Ignore them . . . and they will likely go away. Some return in later years to love the Lord, but most drift through life toward perdition.
Entertain them . . . and we will produce a group that stays long enough to empty the punch bowl and clean up the sandwich tray.
Humor them . . . and develop the concept that the church is not to be taken seriously.
Educate them in the Bible . . . and we can expect them to know what they are to do as Christians.
Edify them . . . and they will grow spiritually.
Give them responsibility . . . and they will value service to the Lord.
Love them . . . and they will be responsible.
Be an example to them . . . and they will be serious about the life that the Lord wants them to live.
Parents: Are we doing our very best for the spiritual welfare of our children?
As an infant, we took him or her to the doctor. He did not want to go. He knew it would hurt. He complained and rebelled; yet we still took him for treatment. He used the typical excuses, such as, “I don’t think I need to go.” We replied, “It isn’t as bad as you think it will be.” Did we let his inexperienced decisions outweigh ours? No. We knew best, and he went to the doctor . . . regardless of what he thought best.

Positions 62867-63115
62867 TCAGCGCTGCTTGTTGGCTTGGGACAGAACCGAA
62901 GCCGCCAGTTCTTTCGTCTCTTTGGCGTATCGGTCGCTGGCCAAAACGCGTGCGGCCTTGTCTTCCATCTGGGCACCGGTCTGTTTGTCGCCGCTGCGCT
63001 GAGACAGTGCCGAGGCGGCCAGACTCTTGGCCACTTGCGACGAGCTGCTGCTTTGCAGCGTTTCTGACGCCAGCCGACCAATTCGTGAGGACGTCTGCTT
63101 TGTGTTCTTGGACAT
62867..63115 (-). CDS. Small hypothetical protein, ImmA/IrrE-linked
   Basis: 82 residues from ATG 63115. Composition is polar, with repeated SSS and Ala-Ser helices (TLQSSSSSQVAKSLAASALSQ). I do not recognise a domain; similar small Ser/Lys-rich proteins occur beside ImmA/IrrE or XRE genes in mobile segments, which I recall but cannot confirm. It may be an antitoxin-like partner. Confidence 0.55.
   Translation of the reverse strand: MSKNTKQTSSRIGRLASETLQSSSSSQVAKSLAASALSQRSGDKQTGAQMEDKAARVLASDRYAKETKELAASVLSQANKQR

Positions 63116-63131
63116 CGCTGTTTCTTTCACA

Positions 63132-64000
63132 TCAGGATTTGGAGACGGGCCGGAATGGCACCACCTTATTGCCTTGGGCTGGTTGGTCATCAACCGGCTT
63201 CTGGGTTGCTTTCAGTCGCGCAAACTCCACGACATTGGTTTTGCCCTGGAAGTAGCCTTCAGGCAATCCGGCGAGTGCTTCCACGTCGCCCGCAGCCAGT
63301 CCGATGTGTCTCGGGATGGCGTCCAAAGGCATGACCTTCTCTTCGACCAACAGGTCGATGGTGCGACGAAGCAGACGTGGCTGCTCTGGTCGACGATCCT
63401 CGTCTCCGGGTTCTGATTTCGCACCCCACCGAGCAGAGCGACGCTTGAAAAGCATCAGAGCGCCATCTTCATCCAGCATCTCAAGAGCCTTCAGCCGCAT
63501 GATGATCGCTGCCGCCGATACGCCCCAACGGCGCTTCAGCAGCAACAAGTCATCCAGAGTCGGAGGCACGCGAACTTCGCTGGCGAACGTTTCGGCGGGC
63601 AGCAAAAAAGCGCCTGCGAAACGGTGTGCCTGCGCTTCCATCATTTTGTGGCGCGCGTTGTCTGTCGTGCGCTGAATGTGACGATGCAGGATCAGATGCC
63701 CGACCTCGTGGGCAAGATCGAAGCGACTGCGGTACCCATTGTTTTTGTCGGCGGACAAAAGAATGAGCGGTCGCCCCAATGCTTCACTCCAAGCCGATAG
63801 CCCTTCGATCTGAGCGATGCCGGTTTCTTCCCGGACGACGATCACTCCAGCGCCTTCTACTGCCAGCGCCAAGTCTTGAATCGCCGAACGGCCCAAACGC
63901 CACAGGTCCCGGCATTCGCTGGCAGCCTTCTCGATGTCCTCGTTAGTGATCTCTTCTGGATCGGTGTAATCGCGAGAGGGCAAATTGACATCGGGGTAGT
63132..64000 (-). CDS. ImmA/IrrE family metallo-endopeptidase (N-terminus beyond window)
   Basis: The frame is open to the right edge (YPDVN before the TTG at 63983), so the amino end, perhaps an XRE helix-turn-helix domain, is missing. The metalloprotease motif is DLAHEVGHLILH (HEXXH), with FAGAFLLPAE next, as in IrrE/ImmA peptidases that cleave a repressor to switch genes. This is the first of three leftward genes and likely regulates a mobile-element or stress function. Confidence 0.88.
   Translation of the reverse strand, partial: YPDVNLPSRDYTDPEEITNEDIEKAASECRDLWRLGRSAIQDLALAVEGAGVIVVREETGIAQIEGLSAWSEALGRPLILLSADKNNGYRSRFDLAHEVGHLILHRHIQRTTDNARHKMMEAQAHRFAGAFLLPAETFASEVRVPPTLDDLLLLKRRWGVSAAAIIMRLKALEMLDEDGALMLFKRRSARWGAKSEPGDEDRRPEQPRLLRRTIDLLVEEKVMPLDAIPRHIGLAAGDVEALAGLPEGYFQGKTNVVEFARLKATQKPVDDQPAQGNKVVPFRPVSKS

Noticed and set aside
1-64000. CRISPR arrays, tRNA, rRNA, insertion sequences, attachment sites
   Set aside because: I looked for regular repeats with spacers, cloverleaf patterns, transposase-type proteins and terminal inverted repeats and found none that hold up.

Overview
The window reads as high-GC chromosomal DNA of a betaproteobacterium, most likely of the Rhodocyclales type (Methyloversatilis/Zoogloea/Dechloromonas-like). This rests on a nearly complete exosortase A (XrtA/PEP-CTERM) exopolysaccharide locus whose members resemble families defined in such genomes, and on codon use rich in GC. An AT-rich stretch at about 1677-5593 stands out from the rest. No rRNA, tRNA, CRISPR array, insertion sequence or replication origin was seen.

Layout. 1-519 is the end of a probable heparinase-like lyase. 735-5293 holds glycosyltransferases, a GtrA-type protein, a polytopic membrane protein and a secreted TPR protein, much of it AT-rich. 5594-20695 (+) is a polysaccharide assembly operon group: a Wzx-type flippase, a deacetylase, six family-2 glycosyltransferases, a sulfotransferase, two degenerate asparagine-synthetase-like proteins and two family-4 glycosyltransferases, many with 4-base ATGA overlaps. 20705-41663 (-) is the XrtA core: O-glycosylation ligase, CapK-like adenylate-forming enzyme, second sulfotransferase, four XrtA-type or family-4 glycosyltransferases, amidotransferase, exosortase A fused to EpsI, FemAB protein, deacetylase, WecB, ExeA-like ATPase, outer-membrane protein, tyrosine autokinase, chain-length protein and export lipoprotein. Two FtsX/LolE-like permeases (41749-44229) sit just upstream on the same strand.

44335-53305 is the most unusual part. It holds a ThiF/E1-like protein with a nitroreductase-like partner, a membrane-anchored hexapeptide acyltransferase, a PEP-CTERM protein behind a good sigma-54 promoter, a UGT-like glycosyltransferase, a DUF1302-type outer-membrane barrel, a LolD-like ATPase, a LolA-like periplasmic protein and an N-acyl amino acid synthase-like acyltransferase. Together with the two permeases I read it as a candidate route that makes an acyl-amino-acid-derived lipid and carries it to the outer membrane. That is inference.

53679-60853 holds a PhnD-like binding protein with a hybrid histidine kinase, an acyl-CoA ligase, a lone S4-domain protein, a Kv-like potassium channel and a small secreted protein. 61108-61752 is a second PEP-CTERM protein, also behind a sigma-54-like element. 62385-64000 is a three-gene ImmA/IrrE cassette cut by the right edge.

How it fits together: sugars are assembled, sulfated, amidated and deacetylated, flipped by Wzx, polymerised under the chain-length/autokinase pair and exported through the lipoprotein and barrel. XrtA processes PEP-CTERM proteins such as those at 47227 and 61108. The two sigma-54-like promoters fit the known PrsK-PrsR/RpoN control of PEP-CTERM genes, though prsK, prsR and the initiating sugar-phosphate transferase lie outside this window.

What are we doing today about his spiritual health? Have we thought of its importance? Our child may give a rebellious excuse for not attending spiritual activities. Should we accept an inexperienced, flimsy excuse? We did not accept them when facing physical health and we must not accept any excuse for our child’s spiritual health.
Take your child to the Great Physician (Ephesians 6:4; Deuteronomy 6:1–6).